In accordance with section 773(a)(1)(B) of the Act, to the extent practicable, we determine NV based on Start Printed Page 5814sales in the comparison market at the same level of trade (“LOT”) as the EP transaction or constructed export price (“CEP”) transaction. The LOT in the comparison market is the LOT of the starting-price sales in the comparison market or, when NV is based on CV, the LOT of the sales from which we derive SG&A expenses and profit. With respect to U.S. price for EP transactions, the LOT is also that of the starting-price sale, which is usually from the exporter to the importer. For CEP, the LOT is that of the constructed sale from the exporter to the importer. To determine whether comparison market sales are at a different LOT from U.S. sales, we examined stages in the marketing process and selling functions along the chain of distribution between the producer and the unaffiliated customer. If the comparison market sales are at a different LOT, and the difference affects price comparability, as manifested in a pattern of consistent price differences between the sales on which NV is based and comparison market sales at the LOT of the export transaction, the Department makes an LOT adjustment in accordance with section 773(a)(7)(A) of the Act. For CEP sales, we examine stages in the marketing process and selling functions along the chain of distribution between the producer and the unaffiliated customer. We analyze whether different selling activities are performed, and whether any price differences (other than those for which other allowances are made under the Act) are shown to be wholly or partly due to a difference in LOT between the CEP and NV. Under section 773(a)(7)(A) of the Act, we make an upward or downward adjustment to NV for LOT if the difference in LOT involves the performance of different selling activities and is demonstrated to affect price comparability, based on a pattern of consistent price differences between sales at different LOTs in the country in which NV is determined. Finally, if the NV LOT is at a more advanced stage of distribution than the LOT of the CEP, but the data available do not provide an appropriate basis to determine an LOT adjustment, we reduce NV by the amount of indirect selling expenses incurred in the foreign comparison market on sales of the foreign like product, but by no more than the amount of the indirect selling expenses incurred for CEP sales. See section 773(a)(7)(B) of the Act (the CEP offset provision). In analyzing differences in selling functions, we determine whether the LOTs identified by the respondent are meaningful. See Antidumping Duties; Countervailing Duties, Final Rule, 62 FR 27296, 27371 (May 19, 1997). If the claimed LOTs are the same, we expect that the functions and activities of the seller should be similar. Conversely, if a party claims that LOTs are different for different groups of sales, the functions and activities of the seller should be dissimilar. See Porcelain-on-Steel Cookware from Mexico: Final Results of Administrative Review, 65 FR 30068 (May 10, 2000).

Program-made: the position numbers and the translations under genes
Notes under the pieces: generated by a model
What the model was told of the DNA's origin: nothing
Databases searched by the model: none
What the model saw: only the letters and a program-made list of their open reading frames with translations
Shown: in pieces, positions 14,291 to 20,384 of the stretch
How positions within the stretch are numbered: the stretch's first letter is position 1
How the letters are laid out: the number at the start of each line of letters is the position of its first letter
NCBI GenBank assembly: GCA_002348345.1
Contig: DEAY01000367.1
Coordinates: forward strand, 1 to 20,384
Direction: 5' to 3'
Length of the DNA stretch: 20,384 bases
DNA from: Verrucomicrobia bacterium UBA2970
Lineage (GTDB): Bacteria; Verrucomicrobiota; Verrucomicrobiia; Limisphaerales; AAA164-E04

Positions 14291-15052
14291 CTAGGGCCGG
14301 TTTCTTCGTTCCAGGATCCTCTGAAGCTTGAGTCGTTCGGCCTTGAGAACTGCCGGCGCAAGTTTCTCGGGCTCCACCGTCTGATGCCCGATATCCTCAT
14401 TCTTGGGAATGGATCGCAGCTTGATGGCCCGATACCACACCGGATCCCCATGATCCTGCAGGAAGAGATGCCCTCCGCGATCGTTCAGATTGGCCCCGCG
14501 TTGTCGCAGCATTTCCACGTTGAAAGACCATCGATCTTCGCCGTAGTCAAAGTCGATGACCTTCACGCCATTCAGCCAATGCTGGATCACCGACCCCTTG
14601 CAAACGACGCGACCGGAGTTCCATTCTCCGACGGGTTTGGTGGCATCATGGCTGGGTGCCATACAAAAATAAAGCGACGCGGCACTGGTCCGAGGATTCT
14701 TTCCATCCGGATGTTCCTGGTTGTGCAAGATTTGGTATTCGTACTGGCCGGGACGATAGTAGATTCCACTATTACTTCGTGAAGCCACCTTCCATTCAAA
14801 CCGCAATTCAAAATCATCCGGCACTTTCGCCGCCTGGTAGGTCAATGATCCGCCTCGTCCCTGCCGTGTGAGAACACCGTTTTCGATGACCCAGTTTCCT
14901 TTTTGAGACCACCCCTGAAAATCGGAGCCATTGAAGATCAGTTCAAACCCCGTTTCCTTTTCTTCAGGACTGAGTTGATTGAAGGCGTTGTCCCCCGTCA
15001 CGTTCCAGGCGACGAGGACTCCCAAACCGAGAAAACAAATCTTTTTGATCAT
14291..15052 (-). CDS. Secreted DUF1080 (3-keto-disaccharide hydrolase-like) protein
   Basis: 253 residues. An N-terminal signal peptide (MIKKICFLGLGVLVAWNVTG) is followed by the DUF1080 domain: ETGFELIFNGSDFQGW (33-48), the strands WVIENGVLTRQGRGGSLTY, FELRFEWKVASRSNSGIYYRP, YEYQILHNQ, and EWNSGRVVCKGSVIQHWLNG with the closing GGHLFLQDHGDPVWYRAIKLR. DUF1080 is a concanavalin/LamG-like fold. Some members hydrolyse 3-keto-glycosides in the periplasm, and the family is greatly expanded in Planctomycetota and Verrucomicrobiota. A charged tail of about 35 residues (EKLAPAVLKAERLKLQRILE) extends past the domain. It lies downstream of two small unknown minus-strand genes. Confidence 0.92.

BGH reported four channels of distribution in the home market. Channels 1 and 2 were made-to-order sales to distributors and end-users, respectively. Channels 3 and 4 were sales from inventory to distributors and end-users, respectively. We examined the selling functions reported by BGH for each of these channels and found that made-to-order sales in channels 1 and 2 were similar with respect to sales process, freight services, inventory maintenance, and warranty service. We also found that because channel 3 sales were made from inventory, they differed from channel 1 and 2 made-to-order sales with respect to inventory services, but that they were otherwise similar to channels 1 and 2 with respect to sales process, freight services, and warranty service. Therefore, we found that channels of distribution 1, 2 and 3 were sufficiently similar to constitute a distinct level of trade (LOTH 1).

BGH included in distribution channel 4 any sale made from inventory in which “other revenue” was reported on the invoice. BGH considered these channel 4 sales to be a separate LOT because of service center selling functions provided for bar sold through this channel. “Other revenue” is a separate charge appearing on the invoice for special services performed by the inventory warehouse, such as cutting, grinding, special finishing and additional testing. We agree with BGH that the “other revenue” charged on certain sales is indicative of service center functions and that these sales are distinct from LOTH 1 with respect to sales process and inventory maintenance, and as such constitute a separate level of trade, LOTH 2.

BGH reported EP sales through two channels of distribution, made-to-order sales to distributors (channel 1) and warehouse inventory sales to distributors (channel 3). We examined the chain of distribution and the selling activities associated with sales through these channels and found them to be similar with respect to sales process, freight services, and warranty service. Therefore, we determine that the two EP channels of distribution constitute a single LOT (LOTU 1).